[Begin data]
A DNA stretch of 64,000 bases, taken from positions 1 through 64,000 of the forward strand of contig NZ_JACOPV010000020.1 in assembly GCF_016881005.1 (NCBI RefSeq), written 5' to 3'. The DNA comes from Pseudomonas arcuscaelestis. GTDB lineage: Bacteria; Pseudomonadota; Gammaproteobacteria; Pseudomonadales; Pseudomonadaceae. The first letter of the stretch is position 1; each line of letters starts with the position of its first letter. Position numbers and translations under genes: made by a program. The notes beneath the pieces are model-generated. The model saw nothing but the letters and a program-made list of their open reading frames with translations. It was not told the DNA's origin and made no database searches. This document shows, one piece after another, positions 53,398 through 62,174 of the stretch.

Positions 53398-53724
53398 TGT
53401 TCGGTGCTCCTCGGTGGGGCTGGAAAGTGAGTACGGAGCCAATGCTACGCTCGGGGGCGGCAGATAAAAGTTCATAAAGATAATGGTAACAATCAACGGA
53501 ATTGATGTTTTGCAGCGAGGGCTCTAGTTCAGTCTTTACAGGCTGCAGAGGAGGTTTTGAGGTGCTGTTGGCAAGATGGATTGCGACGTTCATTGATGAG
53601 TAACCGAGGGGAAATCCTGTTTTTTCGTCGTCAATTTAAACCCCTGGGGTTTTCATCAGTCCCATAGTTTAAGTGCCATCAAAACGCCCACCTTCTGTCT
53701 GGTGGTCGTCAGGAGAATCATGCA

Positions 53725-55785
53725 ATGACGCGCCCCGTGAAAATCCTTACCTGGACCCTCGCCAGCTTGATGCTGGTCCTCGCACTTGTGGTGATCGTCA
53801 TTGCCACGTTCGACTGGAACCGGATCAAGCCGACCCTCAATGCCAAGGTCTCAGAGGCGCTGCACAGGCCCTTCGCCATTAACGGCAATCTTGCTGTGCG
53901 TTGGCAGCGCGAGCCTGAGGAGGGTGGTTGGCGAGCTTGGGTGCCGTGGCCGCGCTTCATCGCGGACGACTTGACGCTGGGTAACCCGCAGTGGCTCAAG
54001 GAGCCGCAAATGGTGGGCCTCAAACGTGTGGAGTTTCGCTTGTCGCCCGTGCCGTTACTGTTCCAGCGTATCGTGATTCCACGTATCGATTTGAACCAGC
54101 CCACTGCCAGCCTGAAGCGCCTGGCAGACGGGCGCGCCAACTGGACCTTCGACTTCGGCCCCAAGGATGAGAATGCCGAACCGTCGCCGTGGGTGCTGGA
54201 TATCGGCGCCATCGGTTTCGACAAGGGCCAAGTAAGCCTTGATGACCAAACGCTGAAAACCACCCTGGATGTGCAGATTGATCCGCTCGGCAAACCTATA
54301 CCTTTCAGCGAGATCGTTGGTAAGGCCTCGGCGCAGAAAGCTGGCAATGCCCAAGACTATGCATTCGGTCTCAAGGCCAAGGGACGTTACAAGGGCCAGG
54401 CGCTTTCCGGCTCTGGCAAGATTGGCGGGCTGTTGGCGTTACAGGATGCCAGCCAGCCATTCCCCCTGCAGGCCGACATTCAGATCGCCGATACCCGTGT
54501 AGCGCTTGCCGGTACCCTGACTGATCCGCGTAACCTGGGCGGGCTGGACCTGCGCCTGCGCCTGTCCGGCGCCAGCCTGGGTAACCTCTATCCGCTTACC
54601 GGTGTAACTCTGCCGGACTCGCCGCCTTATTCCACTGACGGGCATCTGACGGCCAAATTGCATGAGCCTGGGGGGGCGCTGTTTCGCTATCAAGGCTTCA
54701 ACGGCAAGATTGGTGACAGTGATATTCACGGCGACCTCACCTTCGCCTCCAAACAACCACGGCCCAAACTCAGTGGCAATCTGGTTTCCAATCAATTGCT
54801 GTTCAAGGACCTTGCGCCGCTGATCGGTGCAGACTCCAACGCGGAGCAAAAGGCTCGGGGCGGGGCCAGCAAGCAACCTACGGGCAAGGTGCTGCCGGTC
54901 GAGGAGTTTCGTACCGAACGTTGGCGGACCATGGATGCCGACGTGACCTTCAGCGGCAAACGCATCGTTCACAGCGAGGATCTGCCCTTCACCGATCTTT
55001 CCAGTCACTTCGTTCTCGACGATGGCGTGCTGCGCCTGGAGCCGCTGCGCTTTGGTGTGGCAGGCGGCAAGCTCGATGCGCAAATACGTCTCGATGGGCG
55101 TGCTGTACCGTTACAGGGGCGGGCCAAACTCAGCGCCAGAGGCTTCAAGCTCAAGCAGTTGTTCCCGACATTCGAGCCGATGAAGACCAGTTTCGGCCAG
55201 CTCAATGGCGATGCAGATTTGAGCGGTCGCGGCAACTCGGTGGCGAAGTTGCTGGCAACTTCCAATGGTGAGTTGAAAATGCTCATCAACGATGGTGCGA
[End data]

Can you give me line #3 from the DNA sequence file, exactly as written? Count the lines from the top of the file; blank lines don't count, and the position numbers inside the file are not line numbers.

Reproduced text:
53398 TGT